Everything I make begins with a visual experience - something I see in my surroundings. My sources are most often close by, sometimes in my garden or just down the road. I go for daily walks near my house. I travel to special places farther from home to collect images, returning to the same spots again and again, year after year.
I grew up in a rural place surrounded by farms, animals and wildness. There was plenty of everyday mystery and magic in my childhood. Nature communicated with me. We carried on a lively interaction. I learned to look closely because there was hidden treasure all around me. I just had to follow the signs.
I'm still out there looking for clues in the landscape. My process of discovery is perhaps a bit more sophisticated now, but it's essentially the same thing that engaged me as a kid. I walk around and carefully observe, I take photographs and then try to translate what I've seen and experienced into art.
I latch onto small details in the environment - tree roots, weird rocks, sparkling puddles, reflections, odd shadows and especially sticks. Sticks are always trying to tell me something. These ephemeral specks in the landscape become my tiny landmarks. I get attached to them. I visit them often and watch them change through the seasons. They disappear far more quickly than I want them to and I'm always sad to see them go. So I take lots of photographs to help me remember and save small moments in time.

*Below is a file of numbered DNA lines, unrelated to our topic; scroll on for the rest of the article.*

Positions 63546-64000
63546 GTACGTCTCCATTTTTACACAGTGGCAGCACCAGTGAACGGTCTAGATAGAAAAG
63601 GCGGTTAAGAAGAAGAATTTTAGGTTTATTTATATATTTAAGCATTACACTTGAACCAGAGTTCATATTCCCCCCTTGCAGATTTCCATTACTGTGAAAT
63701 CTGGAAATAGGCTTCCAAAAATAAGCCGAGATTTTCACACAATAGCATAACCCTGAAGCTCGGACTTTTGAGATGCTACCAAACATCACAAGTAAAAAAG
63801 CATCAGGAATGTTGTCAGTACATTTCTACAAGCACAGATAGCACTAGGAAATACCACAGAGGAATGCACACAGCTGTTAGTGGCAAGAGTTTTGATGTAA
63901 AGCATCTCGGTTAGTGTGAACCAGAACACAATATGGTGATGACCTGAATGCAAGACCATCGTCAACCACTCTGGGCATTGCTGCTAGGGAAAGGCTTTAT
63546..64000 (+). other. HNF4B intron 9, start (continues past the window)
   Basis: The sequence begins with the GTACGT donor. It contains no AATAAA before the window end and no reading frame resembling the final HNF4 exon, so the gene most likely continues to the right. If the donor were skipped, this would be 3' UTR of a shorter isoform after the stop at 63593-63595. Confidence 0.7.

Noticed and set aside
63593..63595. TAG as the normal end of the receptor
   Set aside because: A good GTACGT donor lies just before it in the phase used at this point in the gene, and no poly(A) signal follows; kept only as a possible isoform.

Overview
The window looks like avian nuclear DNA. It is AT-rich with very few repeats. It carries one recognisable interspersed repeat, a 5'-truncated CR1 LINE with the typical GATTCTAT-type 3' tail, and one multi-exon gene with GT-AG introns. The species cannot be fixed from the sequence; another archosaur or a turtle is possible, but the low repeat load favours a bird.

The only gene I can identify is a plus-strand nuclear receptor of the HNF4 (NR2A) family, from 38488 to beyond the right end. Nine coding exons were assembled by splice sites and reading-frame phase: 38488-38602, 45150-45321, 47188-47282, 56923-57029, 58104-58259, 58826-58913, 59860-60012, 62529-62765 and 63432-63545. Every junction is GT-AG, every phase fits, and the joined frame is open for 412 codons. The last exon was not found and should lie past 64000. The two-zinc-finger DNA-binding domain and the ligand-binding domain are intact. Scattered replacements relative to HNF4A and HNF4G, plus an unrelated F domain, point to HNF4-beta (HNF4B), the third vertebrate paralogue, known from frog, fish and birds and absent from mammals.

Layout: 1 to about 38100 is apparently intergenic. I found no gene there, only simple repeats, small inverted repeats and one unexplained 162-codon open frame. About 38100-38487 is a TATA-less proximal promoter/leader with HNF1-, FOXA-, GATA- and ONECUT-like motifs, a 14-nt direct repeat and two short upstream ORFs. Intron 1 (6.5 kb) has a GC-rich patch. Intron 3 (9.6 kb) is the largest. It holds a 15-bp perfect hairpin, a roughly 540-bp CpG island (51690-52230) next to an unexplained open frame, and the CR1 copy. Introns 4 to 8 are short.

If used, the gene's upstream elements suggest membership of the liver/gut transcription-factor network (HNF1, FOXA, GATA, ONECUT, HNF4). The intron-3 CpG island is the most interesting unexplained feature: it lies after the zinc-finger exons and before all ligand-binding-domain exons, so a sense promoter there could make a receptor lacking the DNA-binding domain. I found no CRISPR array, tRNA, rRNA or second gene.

I use my photos as visual references for printmaking, but I don't transfer the photo to the plate or use any sort of photographic process in the plate making. Everything is hand drawn. I've found this to be very important. I usually mask out a small piece of a snapshot to look at, just a fragment, then prop it on my table and draw directly onto a prepared copper plate. This informal way of working allows me room to invent the image as I go, and to infuse it with emotion and remembered experience.